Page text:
Schweiger, M. J., Cannon, C. P., Murphy, S. A., Gibson, C. M., Cook, J. R., Giugliano, R. P., Changezi, H. U., Antman, E. M., Braunwald, E. Early coronary intervention following pharmacologic therapy for acute myocardial infarction (the combined TIMI 10B-TIMI 14 experience) Am J Cardiol. 2001;88(8):831-6.

Earlier studies have suggested that immediate percutaneous coronary intervention (PCI) following thrombolytic therapy for acute myocardial infarction (AMI) is associated with an increase in adverse events and that routine PCI in this setting has offered no advantage over a conservative strategy. To reassess this issue in a more recent era, we evaluated 1,938 patients from the Thrombolysis in Myocardial Infarction (TIMI) 10B and 14 trials of AMI. Patients in TIMI 10B were randomized to receive tissue plasminogen activator or TNK tissue plasminogen activator, whereas patients in TIMI 14B trial were randomized to receive thrombolytic therapy with or without abciximab. All patients underwent angiography 90 minutes after receiving pharmacologic therapy. Patients who underwent PCI were classified as having undergone a rescue procedure (TIMI 0 or 1 flow at 90 minutes), an adjunctive procedure (TIMI 2 or 3 flow at 90 minutes), or a delayed procedure (performed >150 minutes after symptom onset, median of 2.75 days). Among patients with TIMI 0 or 1 flow, there was a trend for lower 30-day mortality among patients who underwent rescue PCI than among those who did not (6% vs 17%, p = 0.01, adjusted p = 0.28). Patients who underwent adjunctive PCI had similar 30-day mortality and/or reinfarction as those who underwent delayed PCI. In a multivariate model both had lower 30-day mortality and/or reinfarction than patients with "successful thrombolysis" (i.e., TIMI 3 flow at 90 minutes) who did not undergo revascularization (p = 0.02). Thus, early PCI following AMI is associated with excellent outcomes. Randomized trials of an early invasive strategy following thrombolysis are warranted.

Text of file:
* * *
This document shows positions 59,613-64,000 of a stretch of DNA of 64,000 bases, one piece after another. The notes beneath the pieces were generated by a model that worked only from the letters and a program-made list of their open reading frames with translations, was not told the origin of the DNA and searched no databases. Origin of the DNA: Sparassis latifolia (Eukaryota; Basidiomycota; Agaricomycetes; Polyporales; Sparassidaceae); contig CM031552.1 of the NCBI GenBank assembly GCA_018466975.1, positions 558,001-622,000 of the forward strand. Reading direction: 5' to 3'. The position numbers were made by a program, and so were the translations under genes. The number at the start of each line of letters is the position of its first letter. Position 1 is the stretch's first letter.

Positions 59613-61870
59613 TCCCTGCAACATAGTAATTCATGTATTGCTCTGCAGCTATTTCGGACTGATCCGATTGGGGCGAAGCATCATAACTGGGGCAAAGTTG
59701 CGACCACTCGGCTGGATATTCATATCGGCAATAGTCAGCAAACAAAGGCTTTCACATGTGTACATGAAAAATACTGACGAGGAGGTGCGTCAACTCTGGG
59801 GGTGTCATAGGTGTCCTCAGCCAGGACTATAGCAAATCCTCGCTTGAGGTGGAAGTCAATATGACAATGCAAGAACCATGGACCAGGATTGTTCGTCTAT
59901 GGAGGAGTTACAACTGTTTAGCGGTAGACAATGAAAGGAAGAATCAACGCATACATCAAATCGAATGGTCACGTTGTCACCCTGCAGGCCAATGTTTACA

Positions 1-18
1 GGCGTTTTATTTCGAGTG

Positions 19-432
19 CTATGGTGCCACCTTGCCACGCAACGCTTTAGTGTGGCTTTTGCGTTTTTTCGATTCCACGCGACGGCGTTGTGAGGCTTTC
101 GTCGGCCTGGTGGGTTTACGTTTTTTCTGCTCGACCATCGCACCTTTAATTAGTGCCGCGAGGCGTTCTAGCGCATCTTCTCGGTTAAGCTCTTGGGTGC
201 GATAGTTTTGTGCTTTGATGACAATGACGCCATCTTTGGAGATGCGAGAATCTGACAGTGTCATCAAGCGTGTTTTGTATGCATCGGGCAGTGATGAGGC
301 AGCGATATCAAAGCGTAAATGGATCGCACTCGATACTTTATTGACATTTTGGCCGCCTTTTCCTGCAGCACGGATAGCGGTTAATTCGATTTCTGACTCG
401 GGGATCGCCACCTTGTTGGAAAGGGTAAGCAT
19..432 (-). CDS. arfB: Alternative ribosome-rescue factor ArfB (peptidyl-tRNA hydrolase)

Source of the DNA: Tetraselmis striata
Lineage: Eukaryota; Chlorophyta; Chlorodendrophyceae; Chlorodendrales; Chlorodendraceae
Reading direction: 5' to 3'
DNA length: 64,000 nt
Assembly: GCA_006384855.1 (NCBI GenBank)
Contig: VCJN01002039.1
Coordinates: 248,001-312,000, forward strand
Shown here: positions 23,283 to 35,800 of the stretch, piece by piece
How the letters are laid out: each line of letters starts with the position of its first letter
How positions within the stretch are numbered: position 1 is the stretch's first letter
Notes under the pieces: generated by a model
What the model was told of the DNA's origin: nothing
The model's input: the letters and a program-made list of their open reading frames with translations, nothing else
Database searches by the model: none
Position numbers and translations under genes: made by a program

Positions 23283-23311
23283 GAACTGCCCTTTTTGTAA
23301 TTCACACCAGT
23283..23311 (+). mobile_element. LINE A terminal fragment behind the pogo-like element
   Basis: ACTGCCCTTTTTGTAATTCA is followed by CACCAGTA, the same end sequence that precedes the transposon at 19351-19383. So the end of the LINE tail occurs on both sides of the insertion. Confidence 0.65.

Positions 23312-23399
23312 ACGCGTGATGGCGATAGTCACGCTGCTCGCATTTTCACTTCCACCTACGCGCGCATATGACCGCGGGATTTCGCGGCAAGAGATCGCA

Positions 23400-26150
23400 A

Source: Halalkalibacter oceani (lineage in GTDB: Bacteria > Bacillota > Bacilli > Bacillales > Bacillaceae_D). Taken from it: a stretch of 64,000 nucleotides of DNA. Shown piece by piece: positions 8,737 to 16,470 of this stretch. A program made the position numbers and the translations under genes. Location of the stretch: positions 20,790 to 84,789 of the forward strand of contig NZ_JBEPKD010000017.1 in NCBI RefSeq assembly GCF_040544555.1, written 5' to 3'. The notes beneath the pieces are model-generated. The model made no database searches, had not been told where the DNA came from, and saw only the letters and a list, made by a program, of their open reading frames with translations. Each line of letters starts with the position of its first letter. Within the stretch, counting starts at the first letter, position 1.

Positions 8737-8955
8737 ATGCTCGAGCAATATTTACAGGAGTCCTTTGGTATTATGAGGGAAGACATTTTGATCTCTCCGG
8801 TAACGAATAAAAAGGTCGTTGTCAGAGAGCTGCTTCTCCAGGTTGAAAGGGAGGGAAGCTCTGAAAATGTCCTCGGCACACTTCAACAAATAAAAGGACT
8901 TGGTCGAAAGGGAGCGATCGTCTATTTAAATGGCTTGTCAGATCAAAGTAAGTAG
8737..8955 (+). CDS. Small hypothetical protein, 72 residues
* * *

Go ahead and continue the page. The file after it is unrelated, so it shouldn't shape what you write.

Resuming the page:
Trial: TIMI 10B